My favorite class was Business Essentials. I had genuinely enjoyed learning and listening in that class. Professor Vance does a great job of simplifying the information. I learned a lot from him that will directly impact my future success. One phrase he often said (that I will always remember) was “Take care of your people” – which is the first rule of leadership. I foresee this impacting me as I hope to one day own a business. I know my network connections and employees will be the most important aspect of that, thanks to him.

There are so many little stories like that from our students. It’s great to hear the impact our faculty deliver. After your time completing a condensed degree in high school, navigating a pandemic, and approaching commencement, what is a piece of advice you would lend to GCIT’s Class of 2021?
The advice I would give is that your hard work will pay off! It may not feel like it for a while, but I promise it will. And to the underclassmen, GCIT offers so many unique opportunities, so make sure you take advantage of them. Your academic accomplishments will remain with you forever, so achieve as many as you can! Don’t overwork yourself, but always try to remember – you must work hard to play hard.

Thank you for your service as an EMT, Isabella, and we look forward to celebrating your graduation this winter.

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BLDP Shadowing Days Application

After being notified of a match, students are responsible for providing personal information to the matched executive (e.g., current resume and cover letter with information on career ambitions). The information on this application is for internal use only, for us to match you as well as possible with and executive from among our alumni database.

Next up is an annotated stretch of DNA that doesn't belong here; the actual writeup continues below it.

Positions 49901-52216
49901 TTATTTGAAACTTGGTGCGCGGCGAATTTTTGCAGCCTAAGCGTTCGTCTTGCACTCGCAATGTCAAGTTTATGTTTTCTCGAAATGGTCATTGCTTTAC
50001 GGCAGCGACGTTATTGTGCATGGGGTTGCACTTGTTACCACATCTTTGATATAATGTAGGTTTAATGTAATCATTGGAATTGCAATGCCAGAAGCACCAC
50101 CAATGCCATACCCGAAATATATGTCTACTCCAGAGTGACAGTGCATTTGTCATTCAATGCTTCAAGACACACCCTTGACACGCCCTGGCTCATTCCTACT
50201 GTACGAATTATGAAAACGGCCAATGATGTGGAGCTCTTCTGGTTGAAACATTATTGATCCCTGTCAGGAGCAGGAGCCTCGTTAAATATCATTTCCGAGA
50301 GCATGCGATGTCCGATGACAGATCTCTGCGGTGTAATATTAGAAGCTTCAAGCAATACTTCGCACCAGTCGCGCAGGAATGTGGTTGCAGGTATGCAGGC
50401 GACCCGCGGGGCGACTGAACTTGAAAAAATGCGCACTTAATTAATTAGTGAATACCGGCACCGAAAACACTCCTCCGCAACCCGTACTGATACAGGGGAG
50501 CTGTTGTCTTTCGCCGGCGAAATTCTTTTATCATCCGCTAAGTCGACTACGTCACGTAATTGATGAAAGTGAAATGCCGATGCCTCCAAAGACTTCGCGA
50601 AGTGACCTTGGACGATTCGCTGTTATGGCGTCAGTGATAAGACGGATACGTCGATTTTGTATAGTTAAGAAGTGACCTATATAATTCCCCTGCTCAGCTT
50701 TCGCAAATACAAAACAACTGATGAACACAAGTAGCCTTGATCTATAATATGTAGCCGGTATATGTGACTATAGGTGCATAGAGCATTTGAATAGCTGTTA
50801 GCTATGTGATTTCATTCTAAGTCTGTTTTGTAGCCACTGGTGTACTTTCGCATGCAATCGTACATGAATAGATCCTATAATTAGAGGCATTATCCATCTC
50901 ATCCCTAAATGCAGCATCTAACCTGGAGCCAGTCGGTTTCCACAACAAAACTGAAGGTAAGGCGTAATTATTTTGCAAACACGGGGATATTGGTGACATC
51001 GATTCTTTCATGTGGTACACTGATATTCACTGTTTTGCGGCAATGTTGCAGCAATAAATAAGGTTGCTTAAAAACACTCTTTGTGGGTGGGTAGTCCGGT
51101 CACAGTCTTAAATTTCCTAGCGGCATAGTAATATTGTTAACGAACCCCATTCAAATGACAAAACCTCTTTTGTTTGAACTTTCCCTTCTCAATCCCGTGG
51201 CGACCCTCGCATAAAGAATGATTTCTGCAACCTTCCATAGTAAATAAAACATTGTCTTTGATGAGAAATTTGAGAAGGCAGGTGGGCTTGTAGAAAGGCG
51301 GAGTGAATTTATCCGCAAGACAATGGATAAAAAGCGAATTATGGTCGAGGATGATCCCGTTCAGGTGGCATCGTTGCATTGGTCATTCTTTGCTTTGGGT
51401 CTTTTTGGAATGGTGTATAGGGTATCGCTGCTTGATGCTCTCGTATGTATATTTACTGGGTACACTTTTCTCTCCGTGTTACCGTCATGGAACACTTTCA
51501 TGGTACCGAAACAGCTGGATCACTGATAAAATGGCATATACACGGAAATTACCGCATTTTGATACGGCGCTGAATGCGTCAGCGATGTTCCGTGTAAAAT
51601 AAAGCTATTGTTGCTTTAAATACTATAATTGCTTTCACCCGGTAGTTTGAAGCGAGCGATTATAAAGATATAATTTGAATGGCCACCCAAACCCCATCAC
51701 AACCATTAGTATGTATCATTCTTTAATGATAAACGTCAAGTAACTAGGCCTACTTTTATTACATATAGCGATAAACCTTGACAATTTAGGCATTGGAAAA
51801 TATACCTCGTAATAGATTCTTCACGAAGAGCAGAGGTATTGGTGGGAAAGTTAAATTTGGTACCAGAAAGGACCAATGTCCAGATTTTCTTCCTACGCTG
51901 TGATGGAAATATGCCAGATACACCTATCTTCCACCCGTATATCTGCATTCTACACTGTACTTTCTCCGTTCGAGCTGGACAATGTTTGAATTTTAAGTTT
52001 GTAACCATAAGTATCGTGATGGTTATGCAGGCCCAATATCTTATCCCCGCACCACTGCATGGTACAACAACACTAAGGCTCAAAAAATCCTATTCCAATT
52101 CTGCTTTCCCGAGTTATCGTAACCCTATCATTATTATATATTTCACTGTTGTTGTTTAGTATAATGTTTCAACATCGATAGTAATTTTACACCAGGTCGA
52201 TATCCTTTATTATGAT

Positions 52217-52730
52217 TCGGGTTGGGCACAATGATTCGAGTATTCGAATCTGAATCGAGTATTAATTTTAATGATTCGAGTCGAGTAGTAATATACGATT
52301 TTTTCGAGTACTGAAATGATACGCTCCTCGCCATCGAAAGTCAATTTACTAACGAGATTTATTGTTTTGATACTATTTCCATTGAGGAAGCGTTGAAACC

BLDP Application

The Fall 2021 Application is now open! 

Priority will be given to applications received by Friday, April 2, 2021. Applications are accepted until all seats are filled. Space is limited, so apply early!

The seminar application process is our gateway for entry into the program. Upon acceptance into BLDP, students will be emailed their acceptance letter plus a special permission number allowing registration for the BLDP seminar.

Requirements

Seminar applications are solicited each semester and require the following:

  1. Completed application form (at the bottom of this page),
  2. Personal essay
  3. Two (2) letters of recommendation (one academic; one other)

Rutgers-Camden students are invited to apply to apply for enrollment in the BLDP seminar. All applicants are expected to meet both of the following selection criteria:  (1) have sophomore standing or above and (2) have an overall GPA of 3.0 or above. First-semester transfer students will be evaluated based on their GPA earned at Rutgers. Students who fail to meet these admission criteria may still be allowed to apply for (and possibly enroll in) the BLDP seminar, but they will be evaluated on a case-by-case basis.

The director balances evaluations to make final decisions on people accepted for the seminar (up to a maximum of 15-20 each semester).

Students who are admitted to the BDLP are required to adopt the BLDP Code of Conduct. A signed contract is required from each student.

Students may count activities toward “leadership units” that were initiated prior to taking a seminar, as long as those activities occured primarily during their enrollment in their academic program.

Application for Admission to BLDP Seminar

Applications for the BLDP Seminar will be ongoing until class is filled.

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  • Essay

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  • Additional Submission Instructions